Impression of a VW Transporter T3 Timing belt change with a few problems along the way. A DIY task for those with a bit of time and a few tools.
Volkswagen Vanagon - Transporter 1.6D 1986
A Volkswagen T3 transporter from Germany in excellent state with just 126.000 Km on the clock.
Have a look how to change the timing belt for this Volkswagen Transporter T3 diesel.
VW Transporter T3 Timing belt change
A 1986 Volkswagen Transporter (aka Vanagon) T3 1.6 liter diesel needs a timing belt change – we were in the neighborhood and offered to help. The task was done in about 8 hours of work, including a few problems and surprises along the way.
|1986 Volkswagen Transporter T3 timing belt change on 1.6 diesel engine
On first glance the limited working space at the Volkswagen 1.6 Diesel engine caused some concerns. How to change the timing belt without reasonable space? After asking around, it shouldn’t be too hard, just remove a few things and you’re good to go. No need for measurement tools and timing adjustments, just plain old nuts and bolts.
Access to the Volkswagen T3 timing belt
To create some working space the following parts were removed:
- rear fender / bumper + license plate holder
- Exhaust / Silencer / Muffler
- Cooling fluid overflow reservoir + air filter housing
- Alternator / Dynamo / Lichtmachine
- Plastic belt cover plate top half
- Engine protection plate rear side. (Not the front engine cover plate)
All these parts came of with a bit of a fight with rusty bolts and screws.
|Volkswagen Transporter T3 belts for waterpump and alternator
Next job was to remove the waterpump and crankshaft pulley. Looking at the Hex bolts there was trouble ahead. Someone had taken a go at these and ruined the allen hex bolts. It looked a bit strange to use hex inbus bolts, its quite easy to ruin those when they’re fixed tightly. Luckily the waterpump pulley bolts came off without too much of a fight. Vise grip pliers did the job.
Crankshaft pulley hex bolts ruined
The same hex / allen / inbus bolts were fitted at the crankshaft pulley – they looked totally ruined. Two came off with the same vise grip pliers. The others didn’t move an inch, the vise grip wrench came off, messing up the bolt even more.
|Volkswagen T3 crankshaft pulley with ruined hex allen inbus bolts
Drilling of the bolt heads was a first thought, however this could result in even more drama. How to remove the short leftovers from the crankshaft gear? Welding M8 bolts on top of the them seemed like a good alternative;
|Volkswagen Transporter T3 crankshaft pulley welding hex allen inbus bolts
The M8 bolt welded pretty easily – two spots were enough. But drama struck again, the bolt snapped under pressure from the wrench. Why use Allen Hex bolts when there's so much force needed to release the crankshaft pulley?
|Volkswagen Transporter T3 crankshaft pulley welding snapped from hex allen inbus bolts
Another welding attempt:
|Volkswagen Transporter T3 crankshaft pulley 2nd attempt welding hex allen inbus bolts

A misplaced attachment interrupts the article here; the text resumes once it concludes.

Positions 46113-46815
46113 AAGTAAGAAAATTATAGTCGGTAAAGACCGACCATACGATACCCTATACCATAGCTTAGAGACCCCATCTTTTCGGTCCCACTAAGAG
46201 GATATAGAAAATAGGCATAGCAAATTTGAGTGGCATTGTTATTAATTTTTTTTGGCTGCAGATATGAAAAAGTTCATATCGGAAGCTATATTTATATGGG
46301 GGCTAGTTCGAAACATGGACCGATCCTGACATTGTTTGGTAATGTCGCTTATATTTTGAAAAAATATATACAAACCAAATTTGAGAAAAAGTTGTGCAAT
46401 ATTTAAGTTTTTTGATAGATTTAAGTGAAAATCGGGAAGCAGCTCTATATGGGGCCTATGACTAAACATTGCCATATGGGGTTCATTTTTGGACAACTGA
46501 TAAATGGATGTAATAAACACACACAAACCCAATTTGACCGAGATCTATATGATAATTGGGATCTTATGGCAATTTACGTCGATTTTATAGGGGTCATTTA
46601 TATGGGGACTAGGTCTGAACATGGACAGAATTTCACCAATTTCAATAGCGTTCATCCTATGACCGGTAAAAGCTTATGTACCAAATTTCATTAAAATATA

Two things are important while welding; prevent the welding sport from becoming too thick. The extra thickness touches the big bolt making it impossible to turn. In all cases aim the welding torch carefully – welding the Allen / imbus bolt to the pulley causes even bigger drama.
|Hex allen inbus bolt with welded M8 bolt
Luckily both welded bolts came off with quite a bit of force. Impossible to do this with an hex wrench – it will ruin the 6 sided hex setting for sure.
Almost done? BBQ Time!!! with Original Volkswagen sausages
|Volkswagen Transporter T3 timing belt in full view|
|View at the timing belt of a VW transporter T3
A good result after 5 hours of work – now the actual timing belt change starts.
Replacing the T3 timing belt
Red marks at the 3 important gears already hinted a previous timing belt change.
|View at diesel pump gear marking - marks the dieselpump position
Using the same red marks at the crankshaft, camshaft and diesel pump, replacement is quite simple. The tensioner gear was loosened and the old cam belt came off easily;
If at this point the gears of either the crankshaft, valves or dieselpump has changed and the original position can't be found, get a volkswagen transporter T3 workshop manual.
Be very carefull with T3 transporter / vanagon dieselpump timing information found on the internet - double check before starting the engine.
|VW transporter T3 crankshaft marking - needs to be set here
After a bit of a fight in getting the new belt on the camshaft gear, next was setting the timing belt tensioner;
|VW transporter T3 timing belt tensioner
With about 5 mm of movement on the longest timing belt stretch, a new cam belt tensioner was bolted on. Timing belt change done!
The waterpump already was replaced – a sensible thing to do when it already looks old.
From here all removed parts were fitted in reverse order. After a last check, the engine was started – and sounded quite ok. A test drive confirmed nothing had changed, same power, same sound.
When camshaft, crankshaft or dieselpump axles are moved during the timing belt change, the procedure to adjust the timing of valves and dieselpump can be found in Volkswagen Transporter / Vanagon workshop repair manuals:
After all this work - time to celebrate - BBQ with original Volkswagen Currybockwurst (No kidding!!!) Click on the sausage pic for more info.
|To complete the timing belt change - BBQ time! Original VOLKSWAGEN Curry Bockwurst